MedicalResearch.com: What is the background for this study? What are the main findings?

Response: Studies done in the 80s and 90s showed that patients with Kaposi sarcoma may be at risk of having secondary tumors. As a result of changes that have taken place in the demographics of patients affected with HIV/AIDS as well as Kaposi’s sarcoma, we hypothesized that tumors that follow Kaposi sarcoma might have also changed. We analyzed the incidence of second tumors developing after Kaposi sarcoma using the Surveillance Epidemiology and End Result (SEER) data.

Our result indicated that the incidence of secondary tumors following Kaposi sarcoma have decreased after the emergence of antiretroviral therapy. However, we observed a significantly higher than expected number of cancer of the anus, liver, tongue, penis lymphomas, and acute lymphocytic leukemia developing in patients with Kaposi sarcoma in the era of antiretroviral therapy.

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Many Young Adults Have One or More Modifiable Cancer Risk Factors

MedicalResearch.com Interview with:

Mary C. White, ScD MPH Epidemiology and Applied Research Branch Division of Cancer Prevention and Control CDC Atlanta GA 30341

Dr. White

Mary C. White, ScD MPH
Epidemiology and Applied Research Branch
Division of Cancer Prevention and Control
CDC
Atlanta GA 30341

MedicalResearch.com: What is the background for this study?

Response: Most cancers are caused not by just one thing, but instead by a combination of different factors over many years. Early adulthood is a time of many life changes and stresses, and exposure to harmful products and unhealthy habits during early adulthood can set the stage for developing cancer at older ages. We analyzed responses from a national sample of young adults to questions about diet, physical activity, tobacco products, alcohol, indoor tanning, sleep, the HPV vaccine, and obesity. These factors have been linked to higher risks of different types of cancer.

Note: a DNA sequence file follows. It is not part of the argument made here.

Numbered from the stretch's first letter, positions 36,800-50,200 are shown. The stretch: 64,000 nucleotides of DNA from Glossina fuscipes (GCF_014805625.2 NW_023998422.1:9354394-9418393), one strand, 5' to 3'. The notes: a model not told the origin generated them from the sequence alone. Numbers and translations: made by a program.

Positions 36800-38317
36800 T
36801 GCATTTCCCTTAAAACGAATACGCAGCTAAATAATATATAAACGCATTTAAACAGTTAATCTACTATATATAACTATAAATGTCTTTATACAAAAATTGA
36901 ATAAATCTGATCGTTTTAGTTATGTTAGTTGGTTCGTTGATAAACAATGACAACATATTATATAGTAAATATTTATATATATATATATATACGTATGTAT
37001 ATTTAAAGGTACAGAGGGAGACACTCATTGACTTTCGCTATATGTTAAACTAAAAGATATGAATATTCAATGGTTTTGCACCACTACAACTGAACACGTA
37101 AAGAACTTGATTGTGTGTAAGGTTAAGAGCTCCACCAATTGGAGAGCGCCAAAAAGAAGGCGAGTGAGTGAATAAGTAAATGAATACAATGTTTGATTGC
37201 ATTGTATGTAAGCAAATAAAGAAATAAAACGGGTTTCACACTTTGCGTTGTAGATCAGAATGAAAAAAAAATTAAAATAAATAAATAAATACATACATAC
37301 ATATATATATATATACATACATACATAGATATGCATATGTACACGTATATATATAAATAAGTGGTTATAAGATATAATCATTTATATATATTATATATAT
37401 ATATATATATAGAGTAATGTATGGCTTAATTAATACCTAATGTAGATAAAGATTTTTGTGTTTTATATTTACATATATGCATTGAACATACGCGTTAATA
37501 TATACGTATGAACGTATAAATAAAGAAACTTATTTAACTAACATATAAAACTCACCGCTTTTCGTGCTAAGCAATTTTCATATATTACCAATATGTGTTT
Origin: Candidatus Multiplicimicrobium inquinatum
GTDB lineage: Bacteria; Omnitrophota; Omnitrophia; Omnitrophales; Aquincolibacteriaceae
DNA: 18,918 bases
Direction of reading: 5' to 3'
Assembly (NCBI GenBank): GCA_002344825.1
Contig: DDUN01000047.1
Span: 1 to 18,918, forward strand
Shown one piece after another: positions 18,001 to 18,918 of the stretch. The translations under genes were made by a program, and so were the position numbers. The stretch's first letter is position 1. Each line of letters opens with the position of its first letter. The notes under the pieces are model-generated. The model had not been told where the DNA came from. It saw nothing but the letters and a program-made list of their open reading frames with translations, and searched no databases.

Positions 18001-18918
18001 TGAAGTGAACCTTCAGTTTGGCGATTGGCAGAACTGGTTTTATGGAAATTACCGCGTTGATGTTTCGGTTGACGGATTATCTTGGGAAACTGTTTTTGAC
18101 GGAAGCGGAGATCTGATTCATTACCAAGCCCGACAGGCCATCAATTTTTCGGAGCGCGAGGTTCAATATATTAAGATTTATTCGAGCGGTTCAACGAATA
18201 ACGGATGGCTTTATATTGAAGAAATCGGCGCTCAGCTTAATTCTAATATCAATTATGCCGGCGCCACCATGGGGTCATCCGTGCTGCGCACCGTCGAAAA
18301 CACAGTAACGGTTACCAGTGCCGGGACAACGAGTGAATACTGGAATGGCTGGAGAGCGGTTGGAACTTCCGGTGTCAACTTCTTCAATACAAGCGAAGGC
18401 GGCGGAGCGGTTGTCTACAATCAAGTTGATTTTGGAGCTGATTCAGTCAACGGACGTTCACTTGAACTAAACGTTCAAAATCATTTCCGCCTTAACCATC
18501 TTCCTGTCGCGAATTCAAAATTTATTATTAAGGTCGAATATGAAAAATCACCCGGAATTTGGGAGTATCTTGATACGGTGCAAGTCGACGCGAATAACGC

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Financial Distress Common Among Cancer Patients, Especially Underinsured

MedicalResearch.com Interview with:

Dr. Fumiko Chino, MD Duke Radiation Oncology Duke School of Medicine

Dr. Chino

Dr. Fumiko Chino, MD
Duke Radiation Oncology
Duke School of Medicine

MedicalResearch.com: What is the background for this study? What are the main findings?

Response: The financial burden of cancer treatment is a growing concern. Out-of-pocket expenses are higher for patients with cancer than for those who have other chronic illnesses. Fifty percent of elderly cancer patients spend at least 10% of their income on treatment-related out-of-pocket expenses. Additionally, high financial burden is associated with both increased risk of poor psychological well-being and worse health-related quality of life. A cancer diagnosis has been shown to be an independent risk factor for declaring personal bankruptcy, and cancer patients who declare personal bankruptcy are at greater risk for mortality. These potentially harmful outcomes resulting from financial burden have been recognized as the financial toxicity of cancer therapy, analogous to the more commonly considered physical toxicity.

We conducted an IRB approved study of financial distress and cost expectations among patients with cancer presenting for anti-cancer therapy. In this cross-sectional, survey based study of 300 patients, over one third of patients reported higher than expected financial burden. Cancer patients with highest financial distress are underinsured, paying nearly 1/3 of income in cancer-related costs. In adjusted analysis, experiencing higher than expected financial burden was associated with high/overwhelming financial distress (OR 4.78; 95% CI 2.02-11.32; p<0.01) and with decreased willingness to pay for cancer care (OR 0.48, 95% CI 0.25-0.95, p=0.03).

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Opioid Prescriptions Common Among Cancer Survivors

MedicalResearch.com Interview with:

Rinku Sutradhar, Ph.D. Senior Scientist, Institute for Clinical Evaluative Sciences Associate Professor, Dalla Lana School of Public Health University of Toronto, Canada

Dr. Sutradhar

Rinku Sutradhar, Ph.D.
Senior Scientist, Institute for Clinical Evaluative Sciences
Associate Professor, Dalla Lana School of Public Health
University of Toronto, Canada

MedicalResearch.com: What is the background for this study? What are the main findings?

  • We suspected that pain was prevalent among survivors of cancer, but there were no comprehensive estimates on the magnitude of this prevalence. For example, recent work had reported pain prevalence among cancer survivors to be anywhere from 5% to 56%, which is quite a wide range.